By Jared Paul, CFP, CIMA
Lifestyle creep is the phenomenon of spending more money once you begin to make more. Although it may not sound like a problem, falling victim to lifestyle creep can have short or long-term financial consequences.
Unfortunately, this cycle can go on forever. To better understand the concept, let's review a few examples of lifestyle creep and learn how to avoid letting it happen to you.
The Average Consumer
On a small scale, lifestyle creep can impact the average person. A recent conversation with my brother proved this. He has been doing well with his career and earning more money lately, and bought tickets for both his wife and self to the MLB playoff's game in an expensive viewing area.
It's reasonable to enjoy more lavish experiences as your salary increases. But if doing so impacts you to the point where you're not saving more of your money and your personal financial situation is not improving, then you are falling victim to lifestyle creep.
A Big Time Investor
ABC's 20/20 reported a segment in 2009 after the stock market crash about a big-time investor who owned a hedge fund and made upward of $750,000 per year. When the recession hit, things went south in a hurry.
At the time of the news report, they were following him around while he was delivering pizzas in order to make money to support his family. He was making close to $750,000 each year, and because he didn’t properly save he was forced to deliver pizzas. This should not be the situation he is in.
During the segment, he fully admitted that it was his fault for not planning ahead. His family lived a lavish lifestyle, filled with expensive vacations, a 4,000-square foot home on a golf course, and much more. As he earned more, the family spent it with ease. At the time of taping of the segment, the family had no savings and was facing foreclosure on their home.
You may also be familiar with the slew of statistics showing bankruptcy rates of former professional athletes. According to a study conducted by Sports Illustrated in 2009, “By the time they have been retired for two years, 78% of former NFL players have gone bankrupt or are under financial stress because of joblessness or divorce. Within five years of retirement, an estimated 60% of former NBA players are broke.”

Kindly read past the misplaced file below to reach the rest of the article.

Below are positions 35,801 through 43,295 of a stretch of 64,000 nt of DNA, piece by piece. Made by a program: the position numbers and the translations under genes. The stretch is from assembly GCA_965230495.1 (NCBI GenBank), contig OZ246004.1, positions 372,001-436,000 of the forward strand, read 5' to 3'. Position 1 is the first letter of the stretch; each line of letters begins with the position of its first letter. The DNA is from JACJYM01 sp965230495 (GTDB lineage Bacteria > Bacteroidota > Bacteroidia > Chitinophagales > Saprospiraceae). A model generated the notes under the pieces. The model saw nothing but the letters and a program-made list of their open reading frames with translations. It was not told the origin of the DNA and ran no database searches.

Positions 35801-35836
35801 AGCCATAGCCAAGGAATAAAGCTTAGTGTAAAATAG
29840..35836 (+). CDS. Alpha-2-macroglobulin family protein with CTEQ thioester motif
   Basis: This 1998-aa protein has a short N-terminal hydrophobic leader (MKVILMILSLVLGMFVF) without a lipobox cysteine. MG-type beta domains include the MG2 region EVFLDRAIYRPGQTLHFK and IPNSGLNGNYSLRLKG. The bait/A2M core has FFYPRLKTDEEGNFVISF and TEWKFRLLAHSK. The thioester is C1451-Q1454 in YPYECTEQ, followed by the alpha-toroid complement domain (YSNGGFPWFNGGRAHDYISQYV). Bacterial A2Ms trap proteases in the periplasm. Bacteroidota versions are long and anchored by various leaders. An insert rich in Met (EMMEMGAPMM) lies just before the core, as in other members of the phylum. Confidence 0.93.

Even though these are individuals who are making millions of dollars throughout their careers as professional athletes, the moment the paychecks stop coming in, many begin a downward spiral toward financial ruin. The reasons that this can happen are numerous, but it boils down to the athletes spending much more than they have to and burning through their money on unnecessary luxuries - fancy cars, jewelry, a big house and more.
The Downside of Altruism
It’s not only frivolous spending that can contribute to lifestyle creep. Many individuals spend the money for more altruistic reasons. They want to help out their friends and family, so they find themselves adding more and more expenses on to their monthly budgets.
I’ve heard of some athletes paying for 20 or more people’s phone bills, mortgages, car payments, etc. This is very kind of them, but it obviously is not sustainable. It’s a very worthy cause to help those around you, but if you don’t take care of your own financial wellbeing, eventually the money runs out and everyone loses.
The analogy I like to use is the instructions you receive when flying. Flight attendants tell you that in the event of oxygen masks being deployed, you should put yours on first before helping those around you. The reason for this is if you try to help those around you before putting your own mask on, you’ll eventually run out of air and faint. If people are relying on you for assistance, you won’t be much good to them unconscious.
The same logic can be used in your finances. If you want to help friends and family, you need to first get your own finances in order. If not, eventually you will find yourself in hardship and will no longer be able to help the ones you love and care about.
Fighting Off Lifestyle Creep
As you go through your career, you are bound to get promotions and increases in pay. At each one of these positive moments you will find yourself in a position to afford more luxuries than before. The struggle is to find ways to avoid growing accustomed to those unnecessary luxuries, and use the additional income to build true wealth. One way to do this is to decide how much additional income you will put towards savings (as opposed to spending) before you start to receive it.
For example, let’s say you are making $100,000, and you find out you are getting a promotion. With this new promotion, your salary is getting bumped up to $110,000. Before you start receiving the new increase in pay, decide how much of this additional income you want to put toward savings and investing for the future. You might find that you can put it all toward savings and investing if you’ve been living comfortably on your current salary. You don't have to change just because you’re making more money.
Humans are great at adapting and lifestyle creep is just another example of this. Instead of getting accustomed to a higher level of spending, maybe it would be better to save the additional income and acclimate to a higher level of saving, helping you build true wealth.
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This article was originally published on Investopedia.